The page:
The last time I visited Stall Number 27 (a couple of months ago) there was nary a word of English extant: not on the menu, not even the name of the vendor, and certainly not uttered by the folks behind the counter. I had been making the rounds within the New World Mall Food Court, 136-20 Roosevelt Ave, to ferret out some good candidates for my Flushing food tour and I might have passed by, but I was riveted by the maneuvers of the chef. He massaged a clump of dough on his work surface, piled a mammoth heap of meat onto it, folded it into a seriously massive cannonball, and proceeded to drop it onto his work surface repeatedly until it was ready to be rolled out and pressed into shape. I guessed he was constructing one of the examples depicted on a sign gracing the front of the booth.
I snapped a photo of it, caught the eye of the woman busy behind the counter, and pointed to the picture I had just taken. I nodded at her with questioning, raised eyebrows, she nodded back in the affirmative, and I waited, hoping for the best. The dish arrived in a tin, sliced into wedges and was surely more than I could consume in a single sitting. She held up a finger which I took to mean “wait”, went to the back, and returned with a plastic pint container filled with an unidentified liquid that she added to the bag.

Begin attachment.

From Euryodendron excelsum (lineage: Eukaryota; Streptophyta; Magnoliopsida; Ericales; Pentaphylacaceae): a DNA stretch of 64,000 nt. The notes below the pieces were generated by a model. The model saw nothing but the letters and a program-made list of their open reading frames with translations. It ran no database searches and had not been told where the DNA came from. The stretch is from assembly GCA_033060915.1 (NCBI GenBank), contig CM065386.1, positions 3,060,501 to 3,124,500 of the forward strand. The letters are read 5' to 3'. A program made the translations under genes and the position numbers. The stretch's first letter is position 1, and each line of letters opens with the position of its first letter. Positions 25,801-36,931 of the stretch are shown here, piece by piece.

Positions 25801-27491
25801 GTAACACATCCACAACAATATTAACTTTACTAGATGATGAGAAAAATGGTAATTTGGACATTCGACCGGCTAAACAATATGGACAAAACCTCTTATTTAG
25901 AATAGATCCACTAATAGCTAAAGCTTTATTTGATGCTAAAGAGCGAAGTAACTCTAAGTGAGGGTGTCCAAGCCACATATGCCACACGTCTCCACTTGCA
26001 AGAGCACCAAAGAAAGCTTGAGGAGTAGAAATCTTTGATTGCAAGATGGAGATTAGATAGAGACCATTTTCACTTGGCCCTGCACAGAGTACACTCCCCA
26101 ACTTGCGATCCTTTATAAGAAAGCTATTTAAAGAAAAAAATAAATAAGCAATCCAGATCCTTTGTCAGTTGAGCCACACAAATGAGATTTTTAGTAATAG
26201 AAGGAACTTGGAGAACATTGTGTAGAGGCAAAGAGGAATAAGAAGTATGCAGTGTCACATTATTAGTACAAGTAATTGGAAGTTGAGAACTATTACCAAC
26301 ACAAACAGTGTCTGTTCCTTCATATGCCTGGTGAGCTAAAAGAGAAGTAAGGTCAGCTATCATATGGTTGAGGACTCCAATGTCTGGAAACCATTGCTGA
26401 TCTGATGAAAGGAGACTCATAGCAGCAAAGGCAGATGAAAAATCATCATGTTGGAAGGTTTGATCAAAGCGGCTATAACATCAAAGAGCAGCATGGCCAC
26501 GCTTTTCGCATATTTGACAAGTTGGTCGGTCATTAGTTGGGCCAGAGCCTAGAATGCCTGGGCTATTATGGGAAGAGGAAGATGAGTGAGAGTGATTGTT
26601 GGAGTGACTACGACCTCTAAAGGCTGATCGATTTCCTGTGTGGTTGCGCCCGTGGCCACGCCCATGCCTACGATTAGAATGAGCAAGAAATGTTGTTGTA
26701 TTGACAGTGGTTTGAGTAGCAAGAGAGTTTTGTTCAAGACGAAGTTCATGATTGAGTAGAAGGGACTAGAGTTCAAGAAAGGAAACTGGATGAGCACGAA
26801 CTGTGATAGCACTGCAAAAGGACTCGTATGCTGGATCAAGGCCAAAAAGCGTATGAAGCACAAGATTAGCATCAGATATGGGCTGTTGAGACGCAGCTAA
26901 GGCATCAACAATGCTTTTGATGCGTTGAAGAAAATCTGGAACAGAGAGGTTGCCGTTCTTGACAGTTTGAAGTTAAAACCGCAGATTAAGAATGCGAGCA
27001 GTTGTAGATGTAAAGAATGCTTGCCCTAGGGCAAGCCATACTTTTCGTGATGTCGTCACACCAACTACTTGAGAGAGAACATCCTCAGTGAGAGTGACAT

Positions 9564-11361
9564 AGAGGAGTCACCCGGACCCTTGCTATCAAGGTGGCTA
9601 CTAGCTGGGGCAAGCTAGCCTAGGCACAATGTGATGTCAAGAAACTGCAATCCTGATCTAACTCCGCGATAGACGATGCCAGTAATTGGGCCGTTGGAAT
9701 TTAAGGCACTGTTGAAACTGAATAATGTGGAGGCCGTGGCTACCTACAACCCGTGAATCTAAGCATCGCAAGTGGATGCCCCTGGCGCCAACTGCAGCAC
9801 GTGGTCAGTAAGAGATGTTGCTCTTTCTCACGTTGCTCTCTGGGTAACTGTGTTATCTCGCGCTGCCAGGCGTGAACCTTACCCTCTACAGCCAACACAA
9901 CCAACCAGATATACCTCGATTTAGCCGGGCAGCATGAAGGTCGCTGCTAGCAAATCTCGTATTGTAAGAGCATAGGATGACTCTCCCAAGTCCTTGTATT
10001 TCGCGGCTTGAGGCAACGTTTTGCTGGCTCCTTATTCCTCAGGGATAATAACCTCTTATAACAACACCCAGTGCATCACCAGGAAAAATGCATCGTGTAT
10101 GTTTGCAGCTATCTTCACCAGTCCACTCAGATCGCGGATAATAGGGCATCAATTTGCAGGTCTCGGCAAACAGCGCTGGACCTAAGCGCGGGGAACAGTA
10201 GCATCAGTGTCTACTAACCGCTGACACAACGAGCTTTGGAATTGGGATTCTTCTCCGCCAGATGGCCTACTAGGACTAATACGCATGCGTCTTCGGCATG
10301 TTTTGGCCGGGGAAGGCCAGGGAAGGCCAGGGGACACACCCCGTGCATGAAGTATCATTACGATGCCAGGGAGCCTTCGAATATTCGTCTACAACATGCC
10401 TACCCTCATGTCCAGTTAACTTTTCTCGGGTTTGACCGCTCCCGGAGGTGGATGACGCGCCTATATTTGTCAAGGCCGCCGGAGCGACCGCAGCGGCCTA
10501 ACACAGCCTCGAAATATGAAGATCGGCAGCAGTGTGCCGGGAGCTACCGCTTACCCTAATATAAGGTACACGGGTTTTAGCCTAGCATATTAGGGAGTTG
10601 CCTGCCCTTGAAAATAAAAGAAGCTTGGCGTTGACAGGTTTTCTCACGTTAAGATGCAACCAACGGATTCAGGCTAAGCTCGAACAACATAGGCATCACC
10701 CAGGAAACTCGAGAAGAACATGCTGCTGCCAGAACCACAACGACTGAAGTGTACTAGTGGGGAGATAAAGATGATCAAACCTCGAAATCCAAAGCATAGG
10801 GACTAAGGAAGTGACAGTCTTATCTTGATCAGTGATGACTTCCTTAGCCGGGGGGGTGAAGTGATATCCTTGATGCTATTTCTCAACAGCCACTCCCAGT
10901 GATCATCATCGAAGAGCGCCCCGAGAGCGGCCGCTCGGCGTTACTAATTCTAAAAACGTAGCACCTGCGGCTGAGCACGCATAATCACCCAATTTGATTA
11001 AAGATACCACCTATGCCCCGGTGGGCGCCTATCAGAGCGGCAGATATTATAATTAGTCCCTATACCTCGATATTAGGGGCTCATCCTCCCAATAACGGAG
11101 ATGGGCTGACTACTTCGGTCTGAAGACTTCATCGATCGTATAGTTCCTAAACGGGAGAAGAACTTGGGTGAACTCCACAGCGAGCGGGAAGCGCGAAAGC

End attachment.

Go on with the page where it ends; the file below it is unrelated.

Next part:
After some gratifying research at home (admittedly, I have a strange idea of fun), I confirmed that I had just visited the Tianjin Baozi Shop and purchased an order of Beijing Xianghe Meatloaf, a meat pie that unexpectedly comes with complementary Tong Sui (sweet soup). The tong sui was beany, laden with rice, and barely sweet, a good foil for the slightly salty meat patty. I’ve pulled a couple of hunks of the filling out of their pancake cloak so you could see where a lot of repetitive pounding and rolling gets you. (Note that there’s a Tian Jin Dumpling House on Kissena Blvd with a very different menu.)
Oh, and as I’ve mentioned, this is all part of the process of selecting the best of the best for my ethnojunkets, so not all of the dishes I post show up on the tours, of course.
Curious about which ones we’ll actually sample? Take a tour and find out!
To learn more about my food tours, please check out my Ethnojunkets page and sign up to join in the fun!